The Long Road To Marriage Equality in America & What This Week’s Rulings May Mean
After three months of deliberation, the Supreme Court of the United States is due to give rulings on the cases of Windsor v. United States and Hollingsworth v. Perry this Thursday June 27. These two cases mean very different things for the fate of same-sex marriage in America.
Windsor v. United States is a case that challenges the constitutionality of The Defense of Marriage Act, or DOMA. The case was brought forth after Edith Windsor of New York lost almost $400,000 in federal estate taxes just because she was married to a woman instead of a man. Windsor legally married her partner of 40 years, Thea Spyer, in Canada in 2007. When Spyer died a few years ago, Windsor inherited the entire estate, but that estate was subject to taxes that would not have applied to a heterosexual couple.
In lower courts, DOMA was deemed unconstitutional because it violates the Fifth Amendment’s guarantee of equal protection of the laws with regard to same-sex couples married legally in states that allow same-sex marriage. Although Spyer and Windsor were married in Canada, New York is one of the 12 states in which same-sex marriage is legal.
Now in the Supreme Court, this case will decide how the federal government will treat legal same-sex marriages. DOMA could either be supported by the Supreme Court or overturned. If DOMA is overturned, same-sex couples already in civil unions will be afforded the same rights as married heterosexual couples in federal laws and programs such as Social Security benefits, income tax, estate tax, and immigration. These rights will also apply to future, legal, same-sex marriages.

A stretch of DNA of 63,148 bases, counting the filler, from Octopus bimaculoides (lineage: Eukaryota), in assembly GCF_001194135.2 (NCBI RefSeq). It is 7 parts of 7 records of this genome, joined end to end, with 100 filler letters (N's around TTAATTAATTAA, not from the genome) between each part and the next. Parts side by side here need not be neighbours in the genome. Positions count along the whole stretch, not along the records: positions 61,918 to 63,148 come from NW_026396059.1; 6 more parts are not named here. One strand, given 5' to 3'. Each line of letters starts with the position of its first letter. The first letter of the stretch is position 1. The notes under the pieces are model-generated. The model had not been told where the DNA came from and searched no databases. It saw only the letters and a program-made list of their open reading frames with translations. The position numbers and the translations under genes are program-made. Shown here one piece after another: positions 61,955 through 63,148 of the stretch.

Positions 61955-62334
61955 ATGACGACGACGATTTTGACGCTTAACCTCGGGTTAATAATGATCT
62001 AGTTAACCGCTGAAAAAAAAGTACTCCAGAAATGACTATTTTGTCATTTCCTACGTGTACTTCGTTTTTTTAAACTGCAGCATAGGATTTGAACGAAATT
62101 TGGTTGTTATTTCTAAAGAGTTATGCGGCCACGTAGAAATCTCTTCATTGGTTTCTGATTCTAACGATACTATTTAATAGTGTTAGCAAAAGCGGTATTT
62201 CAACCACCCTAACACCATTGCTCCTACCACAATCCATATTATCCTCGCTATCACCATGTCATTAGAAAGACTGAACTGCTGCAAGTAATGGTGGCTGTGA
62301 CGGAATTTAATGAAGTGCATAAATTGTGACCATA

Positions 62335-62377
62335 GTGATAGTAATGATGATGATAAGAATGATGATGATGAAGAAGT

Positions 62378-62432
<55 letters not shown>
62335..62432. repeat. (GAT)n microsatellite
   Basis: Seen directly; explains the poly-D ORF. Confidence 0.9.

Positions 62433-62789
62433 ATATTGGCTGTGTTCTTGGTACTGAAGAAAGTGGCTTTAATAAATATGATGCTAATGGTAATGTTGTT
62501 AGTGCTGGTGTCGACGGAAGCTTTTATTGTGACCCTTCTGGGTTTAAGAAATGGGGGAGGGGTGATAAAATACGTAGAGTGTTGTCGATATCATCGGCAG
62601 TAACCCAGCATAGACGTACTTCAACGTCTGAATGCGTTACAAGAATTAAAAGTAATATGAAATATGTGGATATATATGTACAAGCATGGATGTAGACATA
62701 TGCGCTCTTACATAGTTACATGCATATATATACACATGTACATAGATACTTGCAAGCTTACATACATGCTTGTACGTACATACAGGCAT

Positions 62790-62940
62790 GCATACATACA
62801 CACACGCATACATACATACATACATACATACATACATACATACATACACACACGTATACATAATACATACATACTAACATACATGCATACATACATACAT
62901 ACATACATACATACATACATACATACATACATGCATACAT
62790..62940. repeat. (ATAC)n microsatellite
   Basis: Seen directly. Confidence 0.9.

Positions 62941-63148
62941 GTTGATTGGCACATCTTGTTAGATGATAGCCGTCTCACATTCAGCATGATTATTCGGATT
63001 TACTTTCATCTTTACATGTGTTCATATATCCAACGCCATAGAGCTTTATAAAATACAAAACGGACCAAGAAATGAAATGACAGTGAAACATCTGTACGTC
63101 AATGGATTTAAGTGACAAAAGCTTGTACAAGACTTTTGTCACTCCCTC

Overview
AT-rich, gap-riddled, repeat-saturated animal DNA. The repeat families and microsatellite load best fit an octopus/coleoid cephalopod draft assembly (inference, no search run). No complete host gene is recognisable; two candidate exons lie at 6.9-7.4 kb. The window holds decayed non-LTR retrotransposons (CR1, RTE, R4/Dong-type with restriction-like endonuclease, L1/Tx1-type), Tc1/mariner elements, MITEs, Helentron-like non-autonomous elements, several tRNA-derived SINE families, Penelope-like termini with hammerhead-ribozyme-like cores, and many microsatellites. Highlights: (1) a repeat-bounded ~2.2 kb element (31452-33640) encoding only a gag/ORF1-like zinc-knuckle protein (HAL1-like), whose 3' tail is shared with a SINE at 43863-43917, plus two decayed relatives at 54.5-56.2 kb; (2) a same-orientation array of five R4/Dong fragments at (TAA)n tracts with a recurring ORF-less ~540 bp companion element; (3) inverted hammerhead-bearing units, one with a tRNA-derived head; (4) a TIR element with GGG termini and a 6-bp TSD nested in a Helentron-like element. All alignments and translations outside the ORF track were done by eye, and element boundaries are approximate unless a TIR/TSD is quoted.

If the law is upheld, the federal government will be under no obligation to afford same-sex couples the same rights as different-sex couples because the federal government will continue to define marriage as a union between a man and a woman.
There is a chance that the case could also be punted from the Supreme Court for what’s called “lack of standing.” The Executive branch is not defending the law; it is defended by House Republicans, an organization funded by the House GOP. In order for a case to appear in court, there must be proof that some kind of harm was done to the plaintiff. If this can’t be proven, the case will return to lower courts.
Also being decided this week is Hollingsworth v. Perry which challenges the legality of Proposition 8, the law that banned same-sex marriage in California. Under Prop. 8, same-sex marriages are verboten, but civil unions are allowed. This case is significantly more complicated than Windsor v. United States because there are more potential rulings the Supreme Court can make. The first is that Proposition 8 will be upheld and same-sex marriage will continue to be illegal in California. Conversely, Proposition 8 could be overturned and same-sex marriage will become legal in California.
Those two rulings are easy enough, but here’s where it gets a little more complicated. California is not the only state that allows homosexual couples to enter civil unions, but not marriage. In fact, it is one of eight states including Delaware, Hawaii, Illinois, Nevada, New Jersey, Oregon, and Rhode Island. The courts could create what’s called an “eight-state solution” whereby gay marriage would be made legal in all states that currently allow civil unions. Obama has publicly stated his support of this outcome.
The Supreme Court could also rule that marriage equality is a constitutional right across America. However, there is no chance that the Supreme Court can ban same-sex marriage in places that it already exists.
Finally, like Windsor v. United States, Hollingsworth v. Perry could be punted from the Supreme Court for want of standing, which would likely result in the overturning of Proposition 8 in California.
The Supreme Court of the United States has until June 27th to reach a decision on these two very important cases.